2. says:

    Re-read for challenge 2019. Keeper!
    Wish I could add one more star..loved it better the second time!

    There are a lot of really good pirate romances out there to read, and they usually start off with the hero-Captain/Pirate who is ruthless & cunning, saving, capturing, and kidnapping the Heroine.. be she "demure" or "spitfire hellion".
    My favorite to read is when said "he" arrogant pirate meets his match with said "she" pirate.
    The story opens with Captain Dante & his crew who have nearly lost their lives as well as the ship due to being betrayed by his partner.
    When all seems lost Captain Spence, his crew & his daughter "Beau" come upon the badly damaged ship.
    Dante trusting no one, now takes control of their ship so he can transfer his precious cargo before it sinks with his ship.
    There is much sparring between the captains, and Beau they & their crew set out to help Dante to find his betrayer & reap the rewards.
    This author sure knows how to tell about battles at sea, the way she describes them throughout the book was like being there.
    You could feel the recoil of the cannons, and smell the gunpowder, the masts above as they splinter when fired upon.
    What follows is lots of swashbuckling adventure!
    Most of all, great chemistry between two fiery souls, the secondary characters were also fun,
    The history was very informative and the story behind Queen Elizabeth & her "sea hawks" & the time period itself was very interesting.
    I'm looking forward to reading the 2nd book in the series The Iron Rose (Dante Pirates, #2) by Marsha Canham
    Highly recommend for those who love a good swashbuckling pirate romance.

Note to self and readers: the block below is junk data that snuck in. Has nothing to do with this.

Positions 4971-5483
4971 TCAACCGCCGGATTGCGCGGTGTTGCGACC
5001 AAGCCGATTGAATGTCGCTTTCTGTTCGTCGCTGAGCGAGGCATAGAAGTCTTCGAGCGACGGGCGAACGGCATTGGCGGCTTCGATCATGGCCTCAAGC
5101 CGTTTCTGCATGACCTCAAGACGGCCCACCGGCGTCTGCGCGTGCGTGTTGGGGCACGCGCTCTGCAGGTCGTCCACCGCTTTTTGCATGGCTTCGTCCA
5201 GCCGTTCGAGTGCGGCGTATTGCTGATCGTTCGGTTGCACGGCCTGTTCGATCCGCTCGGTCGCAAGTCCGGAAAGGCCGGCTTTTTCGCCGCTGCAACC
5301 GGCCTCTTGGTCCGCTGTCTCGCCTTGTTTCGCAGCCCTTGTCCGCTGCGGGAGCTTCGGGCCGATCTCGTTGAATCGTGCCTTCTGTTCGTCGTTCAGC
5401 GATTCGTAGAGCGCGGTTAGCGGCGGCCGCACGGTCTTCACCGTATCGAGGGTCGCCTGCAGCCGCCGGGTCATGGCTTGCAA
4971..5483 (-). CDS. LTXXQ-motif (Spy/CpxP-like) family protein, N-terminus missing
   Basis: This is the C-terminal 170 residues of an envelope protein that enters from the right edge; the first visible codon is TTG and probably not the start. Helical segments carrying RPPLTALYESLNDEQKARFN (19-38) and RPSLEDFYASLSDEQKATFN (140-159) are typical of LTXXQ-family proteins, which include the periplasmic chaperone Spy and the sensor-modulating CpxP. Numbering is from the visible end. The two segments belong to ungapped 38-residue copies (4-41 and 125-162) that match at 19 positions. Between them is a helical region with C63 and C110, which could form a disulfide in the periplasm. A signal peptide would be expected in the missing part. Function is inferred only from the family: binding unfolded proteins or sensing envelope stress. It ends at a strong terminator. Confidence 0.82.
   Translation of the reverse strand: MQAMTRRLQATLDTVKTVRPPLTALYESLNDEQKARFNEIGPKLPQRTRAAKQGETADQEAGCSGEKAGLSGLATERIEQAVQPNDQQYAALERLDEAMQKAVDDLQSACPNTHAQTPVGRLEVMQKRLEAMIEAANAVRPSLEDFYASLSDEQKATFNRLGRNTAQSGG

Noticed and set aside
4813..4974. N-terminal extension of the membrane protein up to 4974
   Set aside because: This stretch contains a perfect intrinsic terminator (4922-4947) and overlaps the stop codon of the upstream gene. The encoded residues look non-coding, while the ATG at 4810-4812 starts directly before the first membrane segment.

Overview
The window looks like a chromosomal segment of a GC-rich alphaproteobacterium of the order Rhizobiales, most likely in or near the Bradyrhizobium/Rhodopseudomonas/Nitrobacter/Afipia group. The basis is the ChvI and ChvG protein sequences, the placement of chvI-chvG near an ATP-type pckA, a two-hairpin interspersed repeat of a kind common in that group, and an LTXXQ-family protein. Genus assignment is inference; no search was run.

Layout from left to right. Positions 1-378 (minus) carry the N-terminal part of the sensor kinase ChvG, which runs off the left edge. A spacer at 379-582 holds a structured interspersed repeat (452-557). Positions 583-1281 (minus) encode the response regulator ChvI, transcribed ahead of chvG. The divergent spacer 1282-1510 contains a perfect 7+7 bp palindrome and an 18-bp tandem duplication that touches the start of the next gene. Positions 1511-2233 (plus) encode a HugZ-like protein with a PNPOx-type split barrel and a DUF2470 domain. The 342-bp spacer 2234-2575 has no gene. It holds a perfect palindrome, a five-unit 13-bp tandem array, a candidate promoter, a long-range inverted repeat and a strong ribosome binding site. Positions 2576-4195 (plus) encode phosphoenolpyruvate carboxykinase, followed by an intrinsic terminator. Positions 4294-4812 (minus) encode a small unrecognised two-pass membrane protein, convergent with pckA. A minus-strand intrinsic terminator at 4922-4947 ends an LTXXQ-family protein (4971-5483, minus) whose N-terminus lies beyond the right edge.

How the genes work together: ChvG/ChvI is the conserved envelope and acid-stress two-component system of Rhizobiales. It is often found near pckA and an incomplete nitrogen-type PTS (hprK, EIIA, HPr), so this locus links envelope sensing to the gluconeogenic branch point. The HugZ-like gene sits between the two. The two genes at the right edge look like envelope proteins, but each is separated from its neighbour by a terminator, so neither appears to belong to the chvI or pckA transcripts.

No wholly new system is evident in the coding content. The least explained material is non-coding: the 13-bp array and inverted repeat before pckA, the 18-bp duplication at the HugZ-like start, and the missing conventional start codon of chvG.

3. says:

    Sometimes even free is too expensive - DNF at 18%.

    At this point the 'hero' has already threatened to rape and/or kill the heroine about three times. On top of this - as if I needed any more reason to hate him - they've also had a conversation in which he systematically refused to take her anger seriously and treat her as if she had any agency, which I've dealt with in real life enough to find it infuriating even in fiction. And he's threatened to cripple her already-injured father. Quite frankly, he's disgusting and I'm revolted at the high ratings this book has gotten from other GR-ers. The rape threat should really be a dealbreaker in a 'romance' novel, people!

    Deleting this 'book' as fast as I can.

  4. says:

    Honestly, I don’t quite know how to begin this review, or what to rate it. First off, this was my first book by this author. It was suggested for a buddy read, and I love lots of action and adventure in my historical romances, and this had lots of promise. There were parts of this novel I adored! And then there were parts that held no interest to me whatsoever. Granted, I did not find it boring in the least. In my opinion, it seemed like two different books in a mash-up. Both good in their own rights, but maybe not quite working together, for me anyways.

    Simon Dante is a ruthless privateer who has been betrayed and is left for dead after successfully raiding Spanish holdings. He and his crew are barely hanging on, when Captain Jonas Spence and his ship, Egret, come aboard to offer assistance. Dante forcefully takes control of Spence’s ship, but later explains his reasoning, desperate times for desperate measures, you understand, right? Shortly after everyone on board the Egret gets along, except for Simon and Spence’s headstrong and helmsman daughter, Isabeau, or Beau. In the process, they successfully raid a floating Spanish treasure trove, with royalty on board. They run into an English flotilla headed by none other than Sir Francis Drake, and the traitor Simon wants dead (by all rights). Simon, Beau, the Egret, and Drake’s bunch all decide to attack Spanish ports to hamper a war between the two countries, one that England is determined to avoid and the Spanish is gearing up for.